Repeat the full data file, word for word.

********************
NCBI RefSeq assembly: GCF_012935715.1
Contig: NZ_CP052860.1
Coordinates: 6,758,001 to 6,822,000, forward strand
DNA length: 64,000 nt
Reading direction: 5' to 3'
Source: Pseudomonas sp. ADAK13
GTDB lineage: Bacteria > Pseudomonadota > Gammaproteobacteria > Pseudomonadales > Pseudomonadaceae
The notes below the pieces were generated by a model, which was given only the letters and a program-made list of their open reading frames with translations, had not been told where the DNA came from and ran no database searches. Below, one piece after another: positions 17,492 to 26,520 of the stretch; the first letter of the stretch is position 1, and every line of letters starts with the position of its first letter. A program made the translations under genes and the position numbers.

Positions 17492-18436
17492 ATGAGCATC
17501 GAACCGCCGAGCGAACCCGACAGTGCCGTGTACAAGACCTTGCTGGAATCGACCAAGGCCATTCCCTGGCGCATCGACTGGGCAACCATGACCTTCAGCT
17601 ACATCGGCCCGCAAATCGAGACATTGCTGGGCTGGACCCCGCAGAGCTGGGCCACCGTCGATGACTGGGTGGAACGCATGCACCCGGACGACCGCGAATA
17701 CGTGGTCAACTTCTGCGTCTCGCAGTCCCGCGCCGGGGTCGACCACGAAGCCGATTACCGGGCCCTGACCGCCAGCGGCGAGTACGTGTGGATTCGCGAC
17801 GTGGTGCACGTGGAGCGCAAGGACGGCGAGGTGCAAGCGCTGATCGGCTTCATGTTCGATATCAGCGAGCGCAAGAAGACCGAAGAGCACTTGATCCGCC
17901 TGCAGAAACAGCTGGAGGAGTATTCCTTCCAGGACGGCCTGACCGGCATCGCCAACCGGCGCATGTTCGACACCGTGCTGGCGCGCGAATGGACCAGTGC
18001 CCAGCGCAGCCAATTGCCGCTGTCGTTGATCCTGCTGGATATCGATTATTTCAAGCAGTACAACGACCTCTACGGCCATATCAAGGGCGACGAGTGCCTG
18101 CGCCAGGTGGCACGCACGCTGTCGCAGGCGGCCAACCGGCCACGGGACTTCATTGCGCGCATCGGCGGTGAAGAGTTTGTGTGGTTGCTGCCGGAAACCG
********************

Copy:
NCBI RefSeq assembly: GCF_012935715.1
Contig: NZ_CP052860.1
Coordinates: 6,758,001 to 6,822,000, forward strand
DNA length: 64,000 nt
Reading direction: 5' to 3'
Source: Pseudomonas sp. ADAK13
GTDB lineage: Bacteria > Pseudomonadota > Gammaproteobacteria > Pseudomonadales > Pseudomonadaceae
The notes below the pieces were generated by a model, which was given only the letters and a program-made list of their open reading frames with translations, had not been told where the DNA came from and ran no database searches. Below, one piece after another: positions 17,492 to 26,520 of the stretch; the first letter of the stretch is position 1, and every line of letters starts with the position of its first letter. A program made the translations under genes and the position numbers.

Positions 17492-18436
17492 ATGAGCATC
17501 GAACCGCCGAGCGAACCCGACAGTGCCGTGTACAAGACCTTGCTGGAATCGACCAAGGCCATTCCCTGGCGCATCGACTGGGCAACCATGACCTTCAGCT
17601 ACATCGGCCCGCAAATCGAGACATTGCTGGGCTGGACCCCGCAGAGCTGGGCCACCGTCGATGACTGGGTGGAACGCATGCACCCGGACGACCGCGAATA
17701 CGTGGTCAACTTCTGCGTCTCGCAGTCCCGCGCCGGGGTCGACCACGAAGCCGATTACCGGGCCCTGACCGCCAGCGGCGAGTACGTGTGGATTCGCGAC
17801 GTGGTGCACGTGGAGCGCAAGGACGGCGAGGTGCAAGCGCTGATCGGCTTCATGTTCGATATCAGCGAGCGCAAGAAGACCGAAGAGCACTTGATCCGCC
17901 TGCAGAAACAGCTGGAGGAGTATTCCTTCCAGGACGGCCTGACCGGCATCGCCAACCGGCGCATGTTCGACACCGTGCTGGCGCGCGAATGGACCAGTGC
18001 CCAGCGCAGCCAATTGCCGCTGTCGTTGATCCTGCTGGATATCGATTATTTCAAGCAGTACAACGACCTCTACGGCCATATCAAGGGCGACGAGTGCCTG
18101 CGCCAGGTGGCACGCACGCTGTCGCAGGCGGCCAACCGGCCACGGGACTTCATTGCGCGCATCGGCGGTGAAGAGTTTGTGTGGTTGCTGCCGGAAACCG